Lettings agents in the UK are set to be regulated for the first time under new proposals that will see more stringent measures brought in in order to ensure that landlord insurance customers and tenants alike are given all of the protection they need.
This is a measure that has been called for a number of times in recent months from a range of sources, with the likes of the Royal Institute of Chartered Surveyors (Rics) stating that there are a majority of people in the private rented sector who do not trust their lettings agent to do right by them.
The government has announced that an amendment will be made to its Enterprise and Regulatory Reform Bill, a move that will see agents facing regulation and a new ombudsman put in place to ensure that all measures are carried out and followed by professionals who are working in the industry.
Until now, it has been the case that agents have been able to operate without any restrictions, meaning that tenants and landlords have been at risk of unscrupulous behaviour that potentially left them out of pocket, giving scope for nasty extra charges and the failure to return a full security deposit, for example.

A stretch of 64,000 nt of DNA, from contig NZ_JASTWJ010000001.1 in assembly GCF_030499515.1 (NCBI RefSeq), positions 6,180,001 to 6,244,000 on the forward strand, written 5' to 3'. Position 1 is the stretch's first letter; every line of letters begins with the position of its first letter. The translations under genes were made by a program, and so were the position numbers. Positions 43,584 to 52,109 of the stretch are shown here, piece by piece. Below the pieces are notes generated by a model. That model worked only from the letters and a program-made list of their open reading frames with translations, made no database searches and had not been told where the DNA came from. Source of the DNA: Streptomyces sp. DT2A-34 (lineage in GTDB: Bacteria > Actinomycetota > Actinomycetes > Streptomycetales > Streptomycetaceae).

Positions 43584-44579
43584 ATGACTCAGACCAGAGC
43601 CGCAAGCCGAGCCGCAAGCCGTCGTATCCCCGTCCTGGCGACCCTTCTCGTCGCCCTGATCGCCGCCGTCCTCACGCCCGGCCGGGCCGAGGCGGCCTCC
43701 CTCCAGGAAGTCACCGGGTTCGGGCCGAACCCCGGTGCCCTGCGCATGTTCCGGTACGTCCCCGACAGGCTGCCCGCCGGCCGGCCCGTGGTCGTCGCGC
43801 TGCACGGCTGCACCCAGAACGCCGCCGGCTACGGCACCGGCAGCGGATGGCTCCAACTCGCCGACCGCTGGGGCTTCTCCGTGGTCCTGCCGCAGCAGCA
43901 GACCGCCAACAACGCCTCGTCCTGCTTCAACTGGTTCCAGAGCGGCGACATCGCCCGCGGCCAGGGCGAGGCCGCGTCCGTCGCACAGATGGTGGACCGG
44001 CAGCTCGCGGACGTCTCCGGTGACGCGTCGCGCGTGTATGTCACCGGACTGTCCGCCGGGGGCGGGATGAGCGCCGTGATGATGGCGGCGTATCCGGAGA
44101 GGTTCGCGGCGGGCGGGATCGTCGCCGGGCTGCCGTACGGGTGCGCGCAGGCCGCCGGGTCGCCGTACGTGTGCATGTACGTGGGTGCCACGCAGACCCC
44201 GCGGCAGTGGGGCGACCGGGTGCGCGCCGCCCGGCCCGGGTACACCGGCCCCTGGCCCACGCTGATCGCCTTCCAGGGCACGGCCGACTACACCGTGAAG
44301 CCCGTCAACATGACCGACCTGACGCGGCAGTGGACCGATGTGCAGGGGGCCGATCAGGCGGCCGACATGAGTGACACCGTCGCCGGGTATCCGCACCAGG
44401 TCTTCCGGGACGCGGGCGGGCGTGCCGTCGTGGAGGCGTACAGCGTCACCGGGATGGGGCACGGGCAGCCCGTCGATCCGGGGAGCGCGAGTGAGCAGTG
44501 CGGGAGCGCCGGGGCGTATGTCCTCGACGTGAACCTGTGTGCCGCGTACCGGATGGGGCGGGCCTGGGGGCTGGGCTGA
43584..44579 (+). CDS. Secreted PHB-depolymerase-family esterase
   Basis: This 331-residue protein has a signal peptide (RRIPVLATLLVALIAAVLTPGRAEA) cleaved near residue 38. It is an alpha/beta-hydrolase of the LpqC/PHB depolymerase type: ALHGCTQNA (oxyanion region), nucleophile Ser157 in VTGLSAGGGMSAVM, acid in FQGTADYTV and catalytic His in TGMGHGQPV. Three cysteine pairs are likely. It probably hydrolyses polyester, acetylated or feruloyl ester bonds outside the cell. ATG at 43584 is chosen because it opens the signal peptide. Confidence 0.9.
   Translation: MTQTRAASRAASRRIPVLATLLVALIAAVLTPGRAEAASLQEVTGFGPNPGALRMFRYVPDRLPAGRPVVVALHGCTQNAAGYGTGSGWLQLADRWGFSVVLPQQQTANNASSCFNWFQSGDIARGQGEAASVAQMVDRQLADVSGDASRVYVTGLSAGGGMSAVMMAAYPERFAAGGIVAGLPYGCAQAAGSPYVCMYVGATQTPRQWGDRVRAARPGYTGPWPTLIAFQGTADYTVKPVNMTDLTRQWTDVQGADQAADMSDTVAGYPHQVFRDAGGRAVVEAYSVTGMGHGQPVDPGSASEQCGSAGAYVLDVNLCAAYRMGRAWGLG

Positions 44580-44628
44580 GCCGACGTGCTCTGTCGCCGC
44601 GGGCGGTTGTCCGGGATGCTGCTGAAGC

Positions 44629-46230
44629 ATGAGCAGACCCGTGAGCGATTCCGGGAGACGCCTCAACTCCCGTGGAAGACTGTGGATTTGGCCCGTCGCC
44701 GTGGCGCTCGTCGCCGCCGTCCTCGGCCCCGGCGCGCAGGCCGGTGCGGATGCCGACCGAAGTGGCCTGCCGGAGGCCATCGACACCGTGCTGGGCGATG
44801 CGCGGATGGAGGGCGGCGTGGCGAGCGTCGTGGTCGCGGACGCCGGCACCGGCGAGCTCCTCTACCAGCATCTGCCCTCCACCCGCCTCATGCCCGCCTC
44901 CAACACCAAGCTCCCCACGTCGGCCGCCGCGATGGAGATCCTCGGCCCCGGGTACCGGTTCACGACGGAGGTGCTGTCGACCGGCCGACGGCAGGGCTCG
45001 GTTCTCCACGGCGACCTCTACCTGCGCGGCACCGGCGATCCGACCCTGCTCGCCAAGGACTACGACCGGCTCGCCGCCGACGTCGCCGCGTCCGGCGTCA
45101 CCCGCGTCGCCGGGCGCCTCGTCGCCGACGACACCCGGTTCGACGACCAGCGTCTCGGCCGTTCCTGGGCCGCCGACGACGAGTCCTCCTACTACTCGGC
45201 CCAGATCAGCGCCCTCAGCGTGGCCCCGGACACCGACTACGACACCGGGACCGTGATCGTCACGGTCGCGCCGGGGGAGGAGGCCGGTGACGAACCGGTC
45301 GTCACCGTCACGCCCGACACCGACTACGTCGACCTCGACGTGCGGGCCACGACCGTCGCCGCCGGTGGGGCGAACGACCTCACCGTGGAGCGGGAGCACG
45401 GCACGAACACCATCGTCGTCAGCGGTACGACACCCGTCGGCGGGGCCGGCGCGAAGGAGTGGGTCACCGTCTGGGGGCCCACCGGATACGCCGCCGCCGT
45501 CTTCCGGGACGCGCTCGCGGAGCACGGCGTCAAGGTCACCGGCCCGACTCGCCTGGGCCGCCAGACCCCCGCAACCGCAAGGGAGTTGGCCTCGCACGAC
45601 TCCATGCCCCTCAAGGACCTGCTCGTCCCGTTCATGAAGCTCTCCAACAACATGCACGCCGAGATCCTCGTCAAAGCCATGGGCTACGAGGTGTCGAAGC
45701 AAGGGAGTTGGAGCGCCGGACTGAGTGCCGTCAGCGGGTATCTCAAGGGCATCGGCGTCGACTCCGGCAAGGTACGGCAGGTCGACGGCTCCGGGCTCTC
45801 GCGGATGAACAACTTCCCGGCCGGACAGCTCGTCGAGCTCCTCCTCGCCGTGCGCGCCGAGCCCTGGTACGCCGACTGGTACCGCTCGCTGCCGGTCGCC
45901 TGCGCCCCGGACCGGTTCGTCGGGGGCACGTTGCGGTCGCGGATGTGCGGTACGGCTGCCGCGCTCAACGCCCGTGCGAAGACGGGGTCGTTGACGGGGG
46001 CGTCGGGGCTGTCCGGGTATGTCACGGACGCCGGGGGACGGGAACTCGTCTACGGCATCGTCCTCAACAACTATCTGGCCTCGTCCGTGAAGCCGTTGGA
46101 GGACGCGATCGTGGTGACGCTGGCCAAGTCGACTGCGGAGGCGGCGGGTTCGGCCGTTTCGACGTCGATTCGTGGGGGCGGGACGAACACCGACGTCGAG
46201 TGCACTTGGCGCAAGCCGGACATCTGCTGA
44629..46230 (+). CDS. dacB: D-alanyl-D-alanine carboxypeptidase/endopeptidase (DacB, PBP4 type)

In the new rules, it would become the case that the ombudsman would have the ability to return any rogue payments to those who were found to have been left out of pocket by malpractice and unethical behaviours in the sector.
Rics global residential director Peter Bolton King said: "This is a step in the right direction, however there is still more to be done to raise standards in the market and protecting the consumer throughout the transaction. The lettings market has for far too long been in danger of becoming the Wild West of the property industry. While clearly there are good agents out there, the market has been dogged by poor practice and a lack of consumer protection."